"Edgar," he murmured. The last thing he needed now was a visit from Edgar. Edgar was drawn to trouble as flies are drawn to a carcass.
Galya knew that Edgar had landed nearby and was taking in the scene through his cloudy, half-blind eyes. Edgar would be gazing hard into the pen, listening, testing the air to be certain it was truly his old friend, Galya. It had to be Edgar. Galya buried his head deeper in the dirt and waited for the crusty cackle.
It came, all right-a crusty cackle. "And where is your God now, Little Lamb?"
"My name is Galya," Galya snapped.
Edgar was a friend, in a way, but he was the kind of friend who requires plenty of patience. He was that kind of friend whom, if you weren't careful, you might confuse with an enemy. He pushed friendship to its limits.
He mocked and challenged whatever Galya said, always looking for an argument. Edgar called Galya "Little Lamb" simply to embarrass him. He had sat quietly on a branch and heard Galya's mother calling him "God's little lamb," even though he was a grown sheep. Edgar took advantage of little details like that.
Edgar was not the kind of friend to offer encouragement or comfort. He was like a bad itch under Galya's skin. Galya wasn't quite sure why he put up with Edgar in the first place, and he certainly couldn't figure out why Edgar stayed around when all he ever did was badger and bother him.
As a baby raven, Edgar had clung to his mother much longer than his siblings had; he had simply had no choice. All the birds knew about his eyes-the eyes that had never worked properly. Edgar didn't have the razor-sharp vision that is the pride of every raven. He could make out a bit of light; he could detect motion. But it was a vague and misty world that passed before Edgar's eyes. His view of the world was like peering through milky ice.
Because of his problem, Edgar's mother had prudently taught him to be careful at all times. Nothing could be taken for granted. On his own, Edgar knew he had to be tough and he had to be quick. So Edgar peered intently through his half-blind eyes. He attacked first and asked questions later. What seemed like some tempting morsel moving across the ground, usually turned out to be nothing more than a leaf or a bit of weed blowing in the wind.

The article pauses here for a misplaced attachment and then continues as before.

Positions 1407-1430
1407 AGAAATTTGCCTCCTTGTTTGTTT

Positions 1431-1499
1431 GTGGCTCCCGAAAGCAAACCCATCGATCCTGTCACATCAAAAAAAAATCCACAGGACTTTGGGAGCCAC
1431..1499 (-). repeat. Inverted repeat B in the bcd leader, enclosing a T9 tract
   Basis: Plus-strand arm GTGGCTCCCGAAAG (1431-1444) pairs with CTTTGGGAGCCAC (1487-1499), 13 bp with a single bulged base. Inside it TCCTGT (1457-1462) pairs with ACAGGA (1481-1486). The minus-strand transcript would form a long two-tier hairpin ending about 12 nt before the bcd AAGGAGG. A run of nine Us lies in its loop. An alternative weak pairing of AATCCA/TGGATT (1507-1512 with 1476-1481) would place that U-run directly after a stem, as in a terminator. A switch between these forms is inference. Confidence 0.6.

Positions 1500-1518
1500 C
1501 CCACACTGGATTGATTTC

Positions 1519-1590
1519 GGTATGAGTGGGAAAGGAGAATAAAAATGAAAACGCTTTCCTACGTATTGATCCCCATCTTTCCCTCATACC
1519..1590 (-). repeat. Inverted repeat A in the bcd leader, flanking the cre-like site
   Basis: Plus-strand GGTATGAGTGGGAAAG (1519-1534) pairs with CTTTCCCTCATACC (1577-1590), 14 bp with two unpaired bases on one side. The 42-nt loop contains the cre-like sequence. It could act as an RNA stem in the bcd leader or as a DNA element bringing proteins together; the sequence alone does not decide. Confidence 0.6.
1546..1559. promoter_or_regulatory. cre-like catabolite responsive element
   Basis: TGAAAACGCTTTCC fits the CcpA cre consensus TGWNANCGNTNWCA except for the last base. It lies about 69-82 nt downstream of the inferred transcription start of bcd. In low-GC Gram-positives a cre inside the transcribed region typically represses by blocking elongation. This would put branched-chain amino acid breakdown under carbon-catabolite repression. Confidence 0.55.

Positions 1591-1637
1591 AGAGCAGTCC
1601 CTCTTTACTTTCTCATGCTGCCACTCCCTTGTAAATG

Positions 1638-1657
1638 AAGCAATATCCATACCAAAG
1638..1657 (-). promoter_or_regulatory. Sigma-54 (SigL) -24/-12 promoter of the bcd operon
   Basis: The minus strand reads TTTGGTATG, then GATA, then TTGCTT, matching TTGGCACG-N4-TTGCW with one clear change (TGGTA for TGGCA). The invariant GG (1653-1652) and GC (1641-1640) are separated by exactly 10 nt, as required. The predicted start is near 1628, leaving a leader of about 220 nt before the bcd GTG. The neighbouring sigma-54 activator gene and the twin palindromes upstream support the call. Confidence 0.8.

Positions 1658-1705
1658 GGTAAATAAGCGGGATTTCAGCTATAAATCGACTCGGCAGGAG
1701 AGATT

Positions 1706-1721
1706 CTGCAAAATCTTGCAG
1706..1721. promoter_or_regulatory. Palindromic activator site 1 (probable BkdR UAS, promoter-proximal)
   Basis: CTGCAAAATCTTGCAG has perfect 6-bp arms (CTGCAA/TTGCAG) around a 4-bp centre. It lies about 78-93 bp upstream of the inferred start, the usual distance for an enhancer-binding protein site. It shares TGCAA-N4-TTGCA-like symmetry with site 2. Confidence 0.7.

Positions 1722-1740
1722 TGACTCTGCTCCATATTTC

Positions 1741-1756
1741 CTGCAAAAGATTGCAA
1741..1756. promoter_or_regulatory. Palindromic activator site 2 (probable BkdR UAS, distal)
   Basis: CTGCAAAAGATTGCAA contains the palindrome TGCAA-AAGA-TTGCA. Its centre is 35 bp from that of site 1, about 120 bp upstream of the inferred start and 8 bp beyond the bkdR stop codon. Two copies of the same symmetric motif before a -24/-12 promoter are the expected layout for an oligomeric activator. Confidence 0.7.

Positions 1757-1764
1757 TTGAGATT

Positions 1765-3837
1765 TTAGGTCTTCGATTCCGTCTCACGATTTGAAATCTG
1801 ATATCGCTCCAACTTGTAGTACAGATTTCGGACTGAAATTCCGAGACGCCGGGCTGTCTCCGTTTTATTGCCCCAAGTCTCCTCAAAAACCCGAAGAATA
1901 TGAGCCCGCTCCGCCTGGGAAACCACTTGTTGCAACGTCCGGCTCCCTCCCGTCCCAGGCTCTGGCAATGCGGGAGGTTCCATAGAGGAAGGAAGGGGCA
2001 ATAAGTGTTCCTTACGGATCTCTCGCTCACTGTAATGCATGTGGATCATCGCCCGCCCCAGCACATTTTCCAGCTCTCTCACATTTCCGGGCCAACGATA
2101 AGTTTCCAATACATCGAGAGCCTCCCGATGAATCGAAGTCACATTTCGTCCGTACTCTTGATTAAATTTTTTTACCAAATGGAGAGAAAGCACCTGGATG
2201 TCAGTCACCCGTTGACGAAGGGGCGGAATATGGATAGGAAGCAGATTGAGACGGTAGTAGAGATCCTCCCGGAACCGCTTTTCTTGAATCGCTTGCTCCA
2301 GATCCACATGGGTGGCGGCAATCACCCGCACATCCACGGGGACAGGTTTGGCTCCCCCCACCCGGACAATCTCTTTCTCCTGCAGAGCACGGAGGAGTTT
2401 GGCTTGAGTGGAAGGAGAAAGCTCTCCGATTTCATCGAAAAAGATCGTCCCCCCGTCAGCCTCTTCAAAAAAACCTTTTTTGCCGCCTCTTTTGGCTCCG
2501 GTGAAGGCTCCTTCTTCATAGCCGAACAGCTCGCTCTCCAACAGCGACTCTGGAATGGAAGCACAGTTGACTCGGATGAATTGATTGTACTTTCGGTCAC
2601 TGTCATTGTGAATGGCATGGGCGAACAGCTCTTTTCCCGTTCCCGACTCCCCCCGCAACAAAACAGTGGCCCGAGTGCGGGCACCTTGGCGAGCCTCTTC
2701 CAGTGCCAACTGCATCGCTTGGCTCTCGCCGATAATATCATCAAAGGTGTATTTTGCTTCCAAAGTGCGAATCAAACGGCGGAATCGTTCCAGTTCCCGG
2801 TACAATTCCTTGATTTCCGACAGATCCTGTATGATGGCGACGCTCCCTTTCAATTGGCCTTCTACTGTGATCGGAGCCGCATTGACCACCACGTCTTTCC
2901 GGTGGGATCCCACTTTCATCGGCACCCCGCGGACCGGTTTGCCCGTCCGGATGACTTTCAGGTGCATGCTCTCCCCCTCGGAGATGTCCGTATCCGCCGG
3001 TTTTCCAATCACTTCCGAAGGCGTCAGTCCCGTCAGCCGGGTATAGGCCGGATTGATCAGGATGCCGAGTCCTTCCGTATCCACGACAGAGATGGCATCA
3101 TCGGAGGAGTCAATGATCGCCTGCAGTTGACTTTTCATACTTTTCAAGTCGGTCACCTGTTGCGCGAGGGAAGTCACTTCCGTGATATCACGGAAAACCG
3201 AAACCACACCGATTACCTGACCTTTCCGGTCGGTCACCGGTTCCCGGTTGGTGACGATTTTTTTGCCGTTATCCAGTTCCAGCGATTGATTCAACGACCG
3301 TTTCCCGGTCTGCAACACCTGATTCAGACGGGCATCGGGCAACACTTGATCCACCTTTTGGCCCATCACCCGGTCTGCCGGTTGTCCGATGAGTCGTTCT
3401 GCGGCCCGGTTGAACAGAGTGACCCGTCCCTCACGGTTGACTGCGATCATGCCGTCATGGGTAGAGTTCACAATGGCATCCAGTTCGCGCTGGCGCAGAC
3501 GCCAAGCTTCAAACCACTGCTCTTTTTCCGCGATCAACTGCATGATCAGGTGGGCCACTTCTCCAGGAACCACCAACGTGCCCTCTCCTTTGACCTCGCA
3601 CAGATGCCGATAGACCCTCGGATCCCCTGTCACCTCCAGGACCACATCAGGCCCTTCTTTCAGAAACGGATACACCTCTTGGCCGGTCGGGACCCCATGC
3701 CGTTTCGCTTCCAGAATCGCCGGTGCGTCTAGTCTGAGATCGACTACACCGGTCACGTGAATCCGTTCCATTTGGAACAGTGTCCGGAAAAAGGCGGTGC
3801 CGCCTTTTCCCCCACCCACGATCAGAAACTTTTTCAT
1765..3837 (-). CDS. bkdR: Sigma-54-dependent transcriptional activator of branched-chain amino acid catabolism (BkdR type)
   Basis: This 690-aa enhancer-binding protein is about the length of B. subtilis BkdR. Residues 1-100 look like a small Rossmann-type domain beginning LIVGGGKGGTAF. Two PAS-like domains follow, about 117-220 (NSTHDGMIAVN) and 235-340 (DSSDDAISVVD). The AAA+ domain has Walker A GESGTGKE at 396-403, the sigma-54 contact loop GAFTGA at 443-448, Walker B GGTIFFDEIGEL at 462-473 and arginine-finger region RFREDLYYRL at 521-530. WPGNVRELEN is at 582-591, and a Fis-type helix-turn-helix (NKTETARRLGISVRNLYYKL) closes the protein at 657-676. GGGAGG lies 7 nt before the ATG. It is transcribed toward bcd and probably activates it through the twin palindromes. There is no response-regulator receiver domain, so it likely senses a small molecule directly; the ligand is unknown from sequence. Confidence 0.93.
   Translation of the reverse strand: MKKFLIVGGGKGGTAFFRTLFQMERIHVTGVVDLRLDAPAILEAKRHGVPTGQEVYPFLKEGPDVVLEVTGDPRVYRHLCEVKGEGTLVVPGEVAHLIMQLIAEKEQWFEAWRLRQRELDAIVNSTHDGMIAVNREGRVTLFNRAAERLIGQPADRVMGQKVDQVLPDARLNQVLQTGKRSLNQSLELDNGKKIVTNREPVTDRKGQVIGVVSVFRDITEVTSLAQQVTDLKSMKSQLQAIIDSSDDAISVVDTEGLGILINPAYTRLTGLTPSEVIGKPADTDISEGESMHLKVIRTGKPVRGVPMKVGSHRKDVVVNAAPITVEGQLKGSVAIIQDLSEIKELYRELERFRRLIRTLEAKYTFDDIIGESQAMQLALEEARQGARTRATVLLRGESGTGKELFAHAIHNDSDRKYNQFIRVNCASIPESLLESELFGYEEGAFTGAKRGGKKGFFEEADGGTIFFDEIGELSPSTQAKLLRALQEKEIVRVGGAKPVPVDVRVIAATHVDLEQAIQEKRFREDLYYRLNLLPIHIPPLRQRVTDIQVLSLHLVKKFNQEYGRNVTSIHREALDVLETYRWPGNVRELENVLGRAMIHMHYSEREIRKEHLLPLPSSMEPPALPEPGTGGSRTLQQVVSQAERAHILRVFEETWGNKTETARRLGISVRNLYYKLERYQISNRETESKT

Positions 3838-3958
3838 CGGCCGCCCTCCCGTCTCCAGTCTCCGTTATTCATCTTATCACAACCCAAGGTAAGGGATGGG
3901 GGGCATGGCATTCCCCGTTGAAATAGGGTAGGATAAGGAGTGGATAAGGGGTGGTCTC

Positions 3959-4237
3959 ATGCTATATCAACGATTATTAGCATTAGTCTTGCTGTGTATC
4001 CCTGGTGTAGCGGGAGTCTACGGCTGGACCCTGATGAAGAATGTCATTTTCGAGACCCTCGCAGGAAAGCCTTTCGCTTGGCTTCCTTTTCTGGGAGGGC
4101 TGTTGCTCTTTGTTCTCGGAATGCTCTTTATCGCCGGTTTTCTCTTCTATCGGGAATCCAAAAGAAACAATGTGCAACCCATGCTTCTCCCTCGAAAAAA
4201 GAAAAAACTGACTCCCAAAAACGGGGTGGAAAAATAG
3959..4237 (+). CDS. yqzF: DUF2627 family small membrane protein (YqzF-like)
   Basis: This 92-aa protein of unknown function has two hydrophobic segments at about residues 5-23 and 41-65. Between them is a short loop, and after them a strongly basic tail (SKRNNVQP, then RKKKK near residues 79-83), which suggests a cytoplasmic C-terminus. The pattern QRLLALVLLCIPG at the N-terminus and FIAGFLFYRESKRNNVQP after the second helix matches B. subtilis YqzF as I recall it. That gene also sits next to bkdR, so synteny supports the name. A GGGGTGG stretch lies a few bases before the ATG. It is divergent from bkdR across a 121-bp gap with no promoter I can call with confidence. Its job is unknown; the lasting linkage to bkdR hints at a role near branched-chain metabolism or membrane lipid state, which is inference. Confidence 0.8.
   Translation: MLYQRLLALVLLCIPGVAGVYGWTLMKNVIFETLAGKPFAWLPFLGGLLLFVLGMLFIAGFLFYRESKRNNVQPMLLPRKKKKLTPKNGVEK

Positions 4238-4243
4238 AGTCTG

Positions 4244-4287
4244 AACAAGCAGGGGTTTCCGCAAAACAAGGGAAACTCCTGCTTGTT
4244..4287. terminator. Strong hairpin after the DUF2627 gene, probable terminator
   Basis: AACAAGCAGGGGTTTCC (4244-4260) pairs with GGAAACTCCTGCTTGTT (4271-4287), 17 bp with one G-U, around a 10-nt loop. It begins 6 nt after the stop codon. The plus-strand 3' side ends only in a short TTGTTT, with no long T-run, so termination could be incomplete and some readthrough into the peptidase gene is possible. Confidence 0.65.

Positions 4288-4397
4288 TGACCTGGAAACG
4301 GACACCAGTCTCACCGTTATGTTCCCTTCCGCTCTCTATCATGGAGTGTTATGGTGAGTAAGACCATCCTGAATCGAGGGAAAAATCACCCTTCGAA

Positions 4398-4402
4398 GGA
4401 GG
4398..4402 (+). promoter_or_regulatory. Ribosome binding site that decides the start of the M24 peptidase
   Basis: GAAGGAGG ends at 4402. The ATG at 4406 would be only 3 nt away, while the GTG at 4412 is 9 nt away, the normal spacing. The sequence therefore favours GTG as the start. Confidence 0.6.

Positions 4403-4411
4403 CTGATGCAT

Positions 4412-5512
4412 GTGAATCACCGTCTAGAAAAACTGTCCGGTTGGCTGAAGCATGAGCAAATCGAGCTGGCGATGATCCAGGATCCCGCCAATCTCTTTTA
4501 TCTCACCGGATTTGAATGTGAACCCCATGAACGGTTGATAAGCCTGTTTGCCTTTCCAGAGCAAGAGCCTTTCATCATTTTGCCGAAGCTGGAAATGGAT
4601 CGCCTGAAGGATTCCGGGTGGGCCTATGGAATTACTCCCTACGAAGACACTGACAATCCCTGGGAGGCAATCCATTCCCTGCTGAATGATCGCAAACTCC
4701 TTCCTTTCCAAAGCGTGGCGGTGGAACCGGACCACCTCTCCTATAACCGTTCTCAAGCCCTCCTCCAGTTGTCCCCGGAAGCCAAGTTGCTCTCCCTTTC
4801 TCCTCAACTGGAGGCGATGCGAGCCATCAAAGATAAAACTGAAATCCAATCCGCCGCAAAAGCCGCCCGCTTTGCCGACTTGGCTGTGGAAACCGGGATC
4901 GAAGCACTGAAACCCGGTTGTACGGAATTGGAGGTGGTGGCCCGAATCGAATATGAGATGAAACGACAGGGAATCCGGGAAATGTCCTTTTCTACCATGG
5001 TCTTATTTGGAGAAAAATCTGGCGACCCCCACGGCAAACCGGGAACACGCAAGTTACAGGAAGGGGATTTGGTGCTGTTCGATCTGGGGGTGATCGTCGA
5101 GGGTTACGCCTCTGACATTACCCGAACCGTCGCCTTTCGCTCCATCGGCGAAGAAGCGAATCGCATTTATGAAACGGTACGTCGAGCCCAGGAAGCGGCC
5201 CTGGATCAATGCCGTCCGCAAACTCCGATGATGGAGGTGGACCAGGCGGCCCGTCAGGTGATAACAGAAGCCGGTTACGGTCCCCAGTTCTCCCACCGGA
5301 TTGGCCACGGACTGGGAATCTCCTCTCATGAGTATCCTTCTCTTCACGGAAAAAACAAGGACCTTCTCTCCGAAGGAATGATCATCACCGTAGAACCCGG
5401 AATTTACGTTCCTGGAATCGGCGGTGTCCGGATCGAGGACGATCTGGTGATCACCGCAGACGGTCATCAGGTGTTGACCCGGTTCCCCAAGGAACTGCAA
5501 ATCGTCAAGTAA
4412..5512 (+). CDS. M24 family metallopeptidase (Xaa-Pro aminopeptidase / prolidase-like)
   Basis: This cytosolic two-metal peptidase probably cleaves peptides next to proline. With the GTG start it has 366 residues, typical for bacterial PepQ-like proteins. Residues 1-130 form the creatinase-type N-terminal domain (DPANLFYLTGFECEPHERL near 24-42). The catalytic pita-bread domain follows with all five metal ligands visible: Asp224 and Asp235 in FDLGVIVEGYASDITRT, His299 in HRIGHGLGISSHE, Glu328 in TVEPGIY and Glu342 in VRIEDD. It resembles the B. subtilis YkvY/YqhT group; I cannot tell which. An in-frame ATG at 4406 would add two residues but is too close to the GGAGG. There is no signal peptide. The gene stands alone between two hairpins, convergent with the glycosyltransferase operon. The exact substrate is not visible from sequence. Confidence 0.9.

Still, every once in awhile, Edgar would be rewarded with real food-the kind the strong-sighted birds could get. His first success had been a juicy beetle, a triumph he would never forget. Once he had even caught a mouse, a treat usually reserved for high-flying hawks or stealthy owls.
He lived for these rare rewards, and he strained his eyes and listened carefully. But his finest gift was his nose. A raven's main diet comes from the bodies of fallen, lifeless animals, and early in life Edgar developed a keen ability to smell dead things. It's true that most ravens don't smell so well, for they can hover high and use their fine eyesight to find the food they need.
But Edgar didn't have such eyes, and he had developed his sense of smell until he could detect a fallen rabbit or chipmunk from a mile away. His mother had taught him how to fly. Oh, the other ravens could fly circles around Edgar, but even with his limited eyesight he could stay aloft and hunt with his nose. Edgar refined an ingenious method for zeroing in on the exact location of a carcass. He glided in wide, low circles, testing the air for the unmistakable smell of death.
He sniffed-and he listened. When ravens gather for a feast, the chatter is high-pitched and intense. Some birds tear off their portions, swoop to a nearby branch, and sit there chuckling and chortling as they enjoy their dinner. Others circle high above, shouting in hungry anticipation. On a still day, their raspy exclamations can be heard for miles. Some sing for joy, some cackle in greed, and some exult in praise.
But not Edgar. It had been a long time since anything resembling praise emerged from his throat.
His mother often told him that his heart was so big she wondered how it fit in his body. She taught him to give thanks for the blessings of each day. She told him that a powerful and loving Bird-Maker, one who knew and loved every feather on his body, had been the one who carefully put him together, beak by feather by claw. His name was God.